Welcome to Adulthood: The Transition from College Student to Professional

Posted on Monday, Feb 25, 2019

I never really thought of myself as an adult. I mean college students aren’t ‘real adults’ right? Some of us can’t even make doctor appointments for ourselves without the assistance of our Mom for crying out loud! Needless to say transitioning from the world of over caffeinated young adults that still haven’t quite figured it out, to business attire, corporate world, 9 to 5 daily job, ‘real adults’ was intimidating nonetheless. I had this expectation that the Texas Legislature would be filled with staffers that were older adults, that somehow had managed to have their life figured out. Much to my surprise when I completed my first couple of days within my internship, I realized the amount of staffers that were under the age of 30, was the majority of people there, aside from the members themselves. Within the first month of my internship, I realized that there are a lot differences between being a full time student and being a full time intern or employee.

1. A schedule outside of the office is crucial : Sticking to schedule isn’t anything new, as a class
schedule for a full time student is usually dominating. However, when you’re working a full time job from 8am to 6pm, in order to maximize the amount of time you have out of the office, you need a schedule. Through working as the scheduler of the Representative in my office, I have learned the importance of utilizing a digital calendar and setting reminders on your phone. Maximizing your time is everything, through the tool of time management and scheduling.

2. You’re never too young to have an opinion: This is a huge change from being a college student in
my opinion. As a student, you’re there to learn how to formulate your opinion and given resources to do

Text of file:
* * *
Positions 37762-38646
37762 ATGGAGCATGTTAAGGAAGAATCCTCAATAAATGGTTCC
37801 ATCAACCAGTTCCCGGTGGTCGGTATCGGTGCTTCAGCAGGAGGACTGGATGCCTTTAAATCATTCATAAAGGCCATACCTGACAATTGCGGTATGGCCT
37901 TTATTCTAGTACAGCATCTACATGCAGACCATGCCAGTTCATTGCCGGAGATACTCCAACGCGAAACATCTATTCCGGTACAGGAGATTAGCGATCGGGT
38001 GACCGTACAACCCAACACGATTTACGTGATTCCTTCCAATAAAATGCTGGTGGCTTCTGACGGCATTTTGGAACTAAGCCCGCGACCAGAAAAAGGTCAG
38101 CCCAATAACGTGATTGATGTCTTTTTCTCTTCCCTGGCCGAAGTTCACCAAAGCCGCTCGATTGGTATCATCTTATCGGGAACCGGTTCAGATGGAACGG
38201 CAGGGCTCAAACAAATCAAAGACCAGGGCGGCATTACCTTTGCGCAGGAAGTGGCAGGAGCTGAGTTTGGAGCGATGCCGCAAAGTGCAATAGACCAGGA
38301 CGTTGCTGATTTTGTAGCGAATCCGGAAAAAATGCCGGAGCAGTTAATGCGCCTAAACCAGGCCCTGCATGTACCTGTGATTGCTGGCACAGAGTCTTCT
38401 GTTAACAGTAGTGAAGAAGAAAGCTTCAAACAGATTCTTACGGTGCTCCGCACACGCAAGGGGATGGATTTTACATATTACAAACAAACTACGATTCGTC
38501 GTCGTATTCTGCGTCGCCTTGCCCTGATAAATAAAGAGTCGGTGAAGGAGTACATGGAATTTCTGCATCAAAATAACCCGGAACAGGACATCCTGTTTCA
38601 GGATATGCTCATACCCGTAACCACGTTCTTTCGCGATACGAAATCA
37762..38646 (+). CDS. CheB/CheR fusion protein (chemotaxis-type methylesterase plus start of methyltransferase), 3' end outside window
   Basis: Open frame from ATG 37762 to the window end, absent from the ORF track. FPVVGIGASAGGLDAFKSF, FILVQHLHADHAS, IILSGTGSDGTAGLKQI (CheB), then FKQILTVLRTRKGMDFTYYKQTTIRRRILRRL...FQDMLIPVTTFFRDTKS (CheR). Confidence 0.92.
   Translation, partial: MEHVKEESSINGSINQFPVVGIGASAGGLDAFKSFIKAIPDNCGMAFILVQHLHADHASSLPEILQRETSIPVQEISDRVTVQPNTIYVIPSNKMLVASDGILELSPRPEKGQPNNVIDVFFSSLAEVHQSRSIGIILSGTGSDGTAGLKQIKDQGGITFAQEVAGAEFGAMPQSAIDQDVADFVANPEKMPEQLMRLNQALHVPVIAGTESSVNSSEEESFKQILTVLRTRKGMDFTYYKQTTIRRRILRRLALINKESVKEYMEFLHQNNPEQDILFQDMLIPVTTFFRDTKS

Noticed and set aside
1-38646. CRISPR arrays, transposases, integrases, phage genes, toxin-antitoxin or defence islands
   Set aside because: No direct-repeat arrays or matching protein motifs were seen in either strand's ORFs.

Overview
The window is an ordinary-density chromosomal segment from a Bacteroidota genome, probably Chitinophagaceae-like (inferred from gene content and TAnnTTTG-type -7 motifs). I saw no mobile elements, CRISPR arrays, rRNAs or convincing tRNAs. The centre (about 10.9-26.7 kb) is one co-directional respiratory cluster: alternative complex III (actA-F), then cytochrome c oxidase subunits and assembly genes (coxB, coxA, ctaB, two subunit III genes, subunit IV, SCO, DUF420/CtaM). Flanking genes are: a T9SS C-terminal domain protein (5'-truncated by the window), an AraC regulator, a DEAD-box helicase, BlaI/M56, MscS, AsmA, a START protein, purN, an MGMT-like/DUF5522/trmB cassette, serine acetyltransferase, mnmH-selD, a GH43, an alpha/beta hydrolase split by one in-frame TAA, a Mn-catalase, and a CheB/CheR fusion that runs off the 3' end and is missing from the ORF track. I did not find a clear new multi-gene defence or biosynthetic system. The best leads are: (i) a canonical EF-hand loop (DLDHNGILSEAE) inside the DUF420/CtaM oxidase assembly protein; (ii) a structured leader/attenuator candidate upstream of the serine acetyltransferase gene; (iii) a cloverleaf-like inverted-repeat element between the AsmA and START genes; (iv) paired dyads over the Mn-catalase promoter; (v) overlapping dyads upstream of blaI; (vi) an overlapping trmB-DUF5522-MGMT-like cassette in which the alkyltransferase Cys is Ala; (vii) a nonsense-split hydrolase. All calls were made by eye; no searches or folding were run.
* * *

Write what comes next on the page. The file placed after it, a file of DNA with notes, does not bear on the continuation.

so. There’s usually a stigma attached to your age, where the older you are in seniority, grade and age,
the more knowledge you have accumulated. As an intern or employee, when asked for your opinion,
the recipient genuinely wants to know, despite your age. Don’t ever let your youth, doubt your ability to
give your opinion and back it up with facts.

3. Trust everyone, but verify: If I had a dollar for every time I’ve heard this phrase while interning, I may be able to afford Starbucks again! Seriously though, with the amount of lobbyists that traffic into the office, this is so key. In politics in general, this is key. Always do your own background research on everyone that you come in contact with.

4. Remember names: This is huge. As a full time student, I always thought I was great with names, until I became an intern. As an intern, you are at the advantage because you get to meet everyone that comes in. Although this is beneficial, with the amount of traffic that comes in the office at times, the names and faces start to blur together. My advice is to write them down, along with their title. You never know when you’ll see them again, and remembering names leads to possible connections, which is where networking begins!

Since I just recently graduated in December, this internship has been such a good way for me to transition into this world of adulthood. Sometimes I still don’t feel like an adult, but being immersed in a world of young staffers, has helped me realize that I’m never too young to make a difference. The time is now, and I’m ready to transition from student, to employee and hopefully one day employer.

Samantha Mares
Office of State Representative Craig Goldman
Austin, Texas | spring 2019